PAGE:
After closing the chapter on a decade in New York City, interior designer Brad Krefman and real estate agent Eric McFarland headed west with their French bulldog, landing in Marin County.
They looked at nearly 40 houses before coming across a midcentury gem clad in clear heart redwood. It formed an L shape around a courtyard pool and sat far back on a flag lot, affording plenty of privacy. "It checked all the boxes for life in California that would be diametrically different than life in New York," Krefman says.
To update the home, they removed the "Golden Girls Florida-style shutters," Krefman says, that had previously covered all the large windows. This brought in natural light and views to the pool, now visible from nearly every room. They also built a new deck with a custom retractable shade feature to enjoy the sunny weather, replaced the interior floors, made minor but impactful updates to the kitchen, and filled the rooms with modern classics and vintage furniture pieces.
Houzz at a Glance
Who lives here: Brad Krefman, owner of BK Interior Design; Eric McFarland; and Hugo, their French bulldog
Location: Marin County, California
Size: 1,400 square feet (130 square meters); two bedrooms, two bathrooms; plus a 400-square-foot, one-bedroom, one-bathroom casita used as a home office
McFarland spearheaded the landscaping overhaul. They kept a lot of mature bamboos, yuccas and camellias, and added drought-tolerant California native plants, succulents, agaves, leucadendrons, Mexican sages and more. "It's a little bit Southern California, Palm Springs meets Australian meets Bay Area native," Krefman says. (Photo courtesy of BK Interior Design)
The entry opens to the living room. The ceiling beams were already painted white when the couple moved in, but they chose to keep the original redwood ceiling intact. "There's no way we'd touch that ceiling, not in a million years," Krefman says. "It's clear heart redwood, mostly free and clear of knots. It has an amazing grain pattern. Redwood is now protected in California. To have that in its original state is something to cherish and appreciate."
A painting of the Brooklyn Bridge by artist and friend Lisa Steiner hangs over the fireplace, which the couple converted from wood-burning to gas. A pyramid of concrete balls takes the place of fake logs.
(Photo courtesy of BK Interior Design)
In the kitchen, the couple kept the original cabinets but added a new Caesarstone countertop to replace the original 4-by-4-inch black porcelain tiles with thick grout. The couple bought the red tile from Heath Ceramics' stock of seconds. They were intended for another job but deemed seconds because the glaze is inconsistent, showing a mix of dark and light tones, which the couple liked. The tile came in three sizes: 2-by-4, 2-by-6 and 2-by-8 inches. The couple had their installer dump them out, mix them up and put them up randomly. (Photo courtesy of BK Interior Design)
They converted their second bedroom into a TV room. Krefman hung kitchen cabinets from Ikea on the back wall and had them topped with walnut. Walnut shelves float above. The chair is covered in camel-colored corduroy. A vintage Polaroid camera, one of many that McFarland collects, acts as a bookend for novels and volumes on art history, photography, California landscapes and more. (Photo courtesy of BK Interior Design)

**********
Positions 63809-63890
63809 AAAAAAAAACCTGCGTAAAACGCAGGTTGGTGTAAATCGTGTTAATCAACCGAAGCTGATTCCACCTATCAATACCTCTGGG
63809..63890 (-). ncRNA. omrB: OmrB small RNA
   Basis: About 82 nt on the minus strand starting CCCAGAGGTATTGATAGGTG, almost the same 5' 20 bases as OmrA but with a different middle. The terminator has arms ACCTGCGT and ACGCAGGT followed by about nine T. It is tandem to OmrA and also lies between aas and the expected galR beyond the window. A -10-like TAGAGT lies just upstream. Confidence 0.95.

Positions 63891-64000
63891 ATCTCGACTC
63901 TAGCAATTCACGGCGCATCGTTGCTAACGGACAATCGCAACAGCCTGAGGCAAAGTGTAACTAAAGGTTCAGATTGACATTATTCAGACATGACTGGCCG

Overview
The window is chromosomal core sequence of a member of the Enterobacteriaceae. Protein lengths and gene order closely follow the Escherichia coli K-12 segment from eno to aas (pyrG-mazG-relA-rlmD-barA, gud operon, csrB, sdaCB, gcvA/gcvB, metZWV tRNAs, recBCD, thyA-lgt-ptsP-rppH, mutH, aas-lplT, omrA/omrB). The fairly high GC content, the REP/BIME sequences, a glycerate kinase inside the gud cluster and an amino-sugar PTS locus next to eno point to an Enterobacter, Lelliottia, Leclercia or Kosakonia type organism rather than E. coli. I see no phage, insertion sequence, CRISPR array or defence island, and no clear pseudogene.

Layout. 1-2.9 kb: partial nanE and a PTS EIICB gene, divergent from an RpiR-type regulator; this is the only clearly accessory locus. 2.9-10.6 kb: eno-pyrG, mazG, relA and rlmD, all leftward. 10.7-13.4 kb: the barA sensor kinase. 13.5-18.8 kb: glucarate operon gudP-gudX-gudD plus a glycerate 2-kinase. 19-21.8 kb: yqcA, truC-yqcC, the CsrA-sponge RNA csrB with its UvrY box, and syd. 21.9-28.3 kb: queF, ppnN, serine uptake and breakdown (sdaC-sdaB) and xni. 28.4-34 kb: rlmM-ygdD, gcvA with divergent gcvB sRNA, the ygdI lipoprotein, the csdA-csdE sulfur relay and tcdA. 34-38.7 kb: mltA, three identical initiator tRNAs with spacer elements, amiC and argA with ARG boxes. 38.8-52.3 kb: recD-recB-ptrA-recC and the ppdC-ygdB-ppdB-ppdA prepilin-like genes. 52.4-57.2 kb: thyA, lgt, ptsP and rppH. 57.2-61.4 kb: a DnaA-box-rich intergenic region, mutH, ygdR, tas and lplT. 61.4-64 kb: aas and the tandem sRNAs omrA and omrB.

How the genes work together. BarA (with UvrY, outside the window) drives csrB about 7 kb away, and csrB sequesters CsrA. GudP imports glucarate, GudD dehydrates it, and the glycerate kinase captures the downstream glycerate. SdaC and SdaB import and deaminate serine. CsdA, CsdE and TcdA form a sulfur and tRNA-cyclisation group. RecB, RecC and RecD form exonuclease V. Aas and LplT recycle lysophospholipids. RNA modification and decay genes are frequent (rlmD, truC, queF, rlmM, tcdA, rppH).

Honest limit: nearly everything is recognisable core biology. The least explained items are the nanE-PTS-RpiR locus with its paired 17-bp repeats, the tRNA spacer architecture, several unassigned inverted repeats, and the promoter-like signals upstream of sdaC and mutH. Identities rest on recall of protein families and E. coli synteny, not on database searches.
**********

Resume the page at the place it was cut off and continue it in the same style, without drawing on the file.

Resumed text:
A 1970s Venini chandelier from McFarland's mother hangs over a vintage dining table and chairs, the latter of which are covered in outdoor fabric. "In case anybody spills or our French bulldog rests his drooly face against the chair," Krefman says. He designed the rug himself with Mark Nelson, a rug fabricator in New York. (Photo courtesy of BK Interior Design)
Krefman says one of the best things about the house is the original redwood exterior siding, which the couple chose to leave alone. This view looks across the pool at the L-shaped house. The master bedroom sits on the left, a TV room directly ahead, a living room in the far-right corner, and the kitchen and dining space just out of view to the right of the large tree.
The backyard originally didn't have any lawn, just 4-by-4-foot pavers, many of which were cracked and broken. "It was like a toe-stubbing minefield back there," Krefman says. He and McFarland removed the broken slabs, then repositioned the ones in good shape to create areas for dining and lounging. The rest they covered in lawn. "It's more parklike and usable than before," Krefman says.
The deck to the right is original. The couple added the raised deck in the background to create more of a fluid extended living space off the kitchen.
Removing large pine trees from the property meant a lot more exposure to sunshine, so Krefman designed a custom retractable shade structure that riffed on something he'd seen at the Parker hotel in Palm Springs, California, and on various awnings in Northern California's wine country. The shade fabric slides along steel cables. When Krefman or McFarland want to open one side or the whole thing, they use a kind of cane to reach up and slide the fabric across. Magnets on the end snap the fabric in place when it's fully opened. "I wanted to avoid a giant umbrella pole," Krefman says. "This really freed up floor space and allows us to manage what gets sun and what doesn't."
Krefman says that he and McFarland have an "open-door policy" on the weekends for friends wanting to get away from the San Francisco fog and into the sunshine. Friends stop by to hang out by the pool, and enjoy wine and cheese or cocktails. "We never know who's going to show up," Krefman says. "We stay busy entertaining, for sure."
// This article was originally published on Houzz.